Over the past few weeks I’ve been discussing Star Wars: Age of Rebellion, including how the game works, character creation, and the adventure I ran. Now I want to give a few tips to new GMs who want to run this exciting game. The GM experience is distinct from D&D, so you want to make sure you’re prepared.
- Make reference sheets for players: There are a lot of potential actions players can take in structured time. Each player gets one maneuver and one action, and can take an extra maneuver at the cost of strain. These actions and maneuvers vary according to whether the players are on foot or in a starship. It can be a lot to remember for new players, especially on top of their career-specific “talents.” So I made a reference sheet for my players with each of the possible actions and maneuvers and basic description, to facilitate gameplay.
- Never say no: This is standard advice to GM any TTRPG, but it’s especially important for Star Wars. The Star Wars universe involves some fantastical and convenient mechanics, like firing a proton torpedo into a vent to destroy the Death Star or shooting a control panel to block a door. Players will come up with incredibly creative solutions to problems, and the narrative-based dice rolling can produce interesting and unexpected outcomes. Leverage that; never say “no” when players ask if they can try something. Let them roll for it.
- Don’t forget (how) to use minions: Combat in Star Wars is unique, involving minions, rivals and nemeses (in ascending order of difficulty). Minions fight as a group, with each additional minion increasing their abilities rather than adding extra attacks; likewise, players attack the entire minion group, not each separate minion. This can make chaotic battles more manageable, as the GM doesn’t need to roll attacks for 15 different enemies. It also allows the GM to adjust the difficult of battles, as it is easy to add or subtract minions without adding a whole new initiative slot. Using minions judiciously and properly can make adventures both more fun and easier to handle.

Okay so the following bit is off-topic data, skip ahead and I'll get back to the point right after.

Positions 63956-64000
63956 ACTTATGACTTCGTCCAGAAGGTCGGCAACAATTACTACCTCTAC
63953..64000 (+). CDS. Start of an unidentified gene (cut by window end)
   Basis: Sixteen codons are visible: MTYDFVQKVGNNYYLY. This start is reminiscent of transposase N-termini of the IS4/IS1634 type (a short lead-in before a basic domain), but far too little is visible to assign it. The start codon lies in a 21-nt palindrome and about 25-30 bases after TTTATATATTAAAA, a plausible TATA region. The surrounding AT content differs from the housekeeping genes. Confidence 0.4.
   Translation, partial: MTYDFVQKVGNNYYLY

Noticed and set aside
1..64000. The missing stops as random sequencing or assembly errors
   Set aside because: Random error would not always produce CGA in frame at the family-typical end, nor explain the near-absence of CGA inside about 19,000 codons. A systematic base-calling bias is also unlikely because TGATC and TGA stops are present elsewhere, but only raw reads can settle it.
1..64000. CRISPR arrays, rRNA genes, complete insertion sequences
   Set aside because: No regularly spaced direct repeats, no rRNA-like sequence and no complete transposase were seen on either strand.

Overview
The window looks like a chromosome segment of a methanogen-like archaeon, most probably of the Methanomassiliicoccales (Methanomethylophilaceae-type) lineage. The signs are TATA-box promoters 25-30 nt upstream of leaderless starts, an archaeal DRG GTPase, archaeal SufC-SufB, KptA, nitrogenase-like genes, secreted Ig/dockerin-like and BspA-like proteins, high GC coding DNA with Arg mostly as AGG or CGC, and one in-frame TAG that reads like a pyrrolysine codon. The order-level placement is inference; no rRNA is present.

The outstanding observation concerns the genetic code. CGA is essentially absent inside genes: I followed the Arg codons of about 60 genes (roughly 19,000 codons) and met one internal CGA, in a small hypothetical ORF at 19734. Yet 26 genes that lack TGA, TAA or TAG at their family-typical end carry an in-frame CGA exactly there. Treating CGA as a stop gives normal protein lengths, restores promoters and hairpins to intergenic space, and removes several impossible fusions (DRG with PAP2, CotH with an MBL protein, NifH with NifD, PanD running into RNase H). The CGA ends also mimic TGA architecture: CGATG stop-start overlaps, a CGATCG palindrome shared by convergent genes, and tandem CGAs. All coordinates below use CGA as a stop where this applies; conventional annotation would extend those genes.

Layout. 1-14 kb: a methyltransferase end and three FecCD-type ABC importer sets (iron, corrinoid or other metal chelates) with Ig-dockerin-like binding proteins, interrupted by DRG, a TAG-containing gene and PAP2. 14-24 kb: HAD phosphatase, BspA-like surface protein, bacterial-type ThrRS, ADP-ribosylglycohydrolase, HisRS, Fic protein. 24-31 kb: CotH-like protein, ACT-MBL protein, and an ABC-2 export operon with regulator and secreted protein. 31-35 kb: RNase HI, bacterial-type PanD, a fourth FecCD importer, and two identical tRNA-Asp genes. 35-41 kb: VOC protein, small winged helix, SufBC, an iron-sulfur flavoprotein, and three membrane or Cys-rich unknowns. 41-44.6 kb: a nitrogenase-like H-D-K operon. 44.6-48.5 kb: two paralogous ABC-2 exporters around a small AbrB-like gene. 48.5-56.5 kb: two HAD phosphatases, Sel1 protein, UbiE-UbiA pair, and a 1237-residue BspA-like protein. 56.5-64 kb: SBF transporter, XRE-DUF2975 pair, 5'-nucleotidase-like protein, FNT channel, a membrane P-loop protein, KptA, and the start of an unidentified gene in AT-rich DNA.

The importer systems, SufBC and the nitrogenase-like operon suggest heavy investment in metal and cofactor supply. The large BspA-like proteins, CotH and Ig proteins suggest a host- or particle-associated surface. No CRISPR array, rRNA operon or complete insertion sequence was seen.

- Use skill checks for even routine activities: When I’m running D&D and players are climbing up a gently-sloping cliff or making their way through a crowd I don’t have them roll. The implications of failure are either trivial–“ok, try climbing again”–or the difficulty of the check is so low success is assured. It’s different in Star Wars. Players can succeed with both advantages (good extras they decide on) or threats (bad extra the GM decides). This means that even if they are certain to navigate the crowd, the result of their skill check could lead them to overhearing crucial information, or stepping on the toes of an angry Gomorrian. Have players roll for every activity to take full advantage of the game’s mechanics.
- Think through multiple outcomes for every encounter: As I’ve said, Star Wars RPGs seem to lend themselves to mini-sandboxes rather than carefully scripted adventures. This allow for more player agency but also makes it hard to predict what will happen. One way I deal with this is think through a few possible outcomes for encounters–if players decide to sneak in through air vents, what happens? If players decide to bluff their way in, what happens? I can’t think of every possible decision, of course, but this can help me be prepared if one comes up and also to provide enough details in the encounters to allow for diverse player choices.
- Try to have non-combat solutions to every problem: Finally, non-combat in Star Wars is just as fun–if not more–than combat encounters. As a result, having an adventure in which the players attack and kill series of Stormtroopers is kind of wasting the game’s potential. That’s why I always come up with potential non-combat solutions to problems. In the adventure I’ve been discussing, players could have assaulted the Imperial facility. They could also try and sneak in. In the adventure I recently ran (which I’ll post about soon), players could make extensive use of computer or mechanics skills to obtain the item they sought, or just break into the warehouse and steal it. I actually try to make most adventures work without combat, and fighting only breaks out if players want it to or things go badly (which they often do…). This allows for more varied characters–as they don’t all need combat skills–and more diverse gameplay.
So there are my thoughts on how to GM Star Wars: Age of Rebellion. Have you had any good or bad experiences? Is there anything you would add?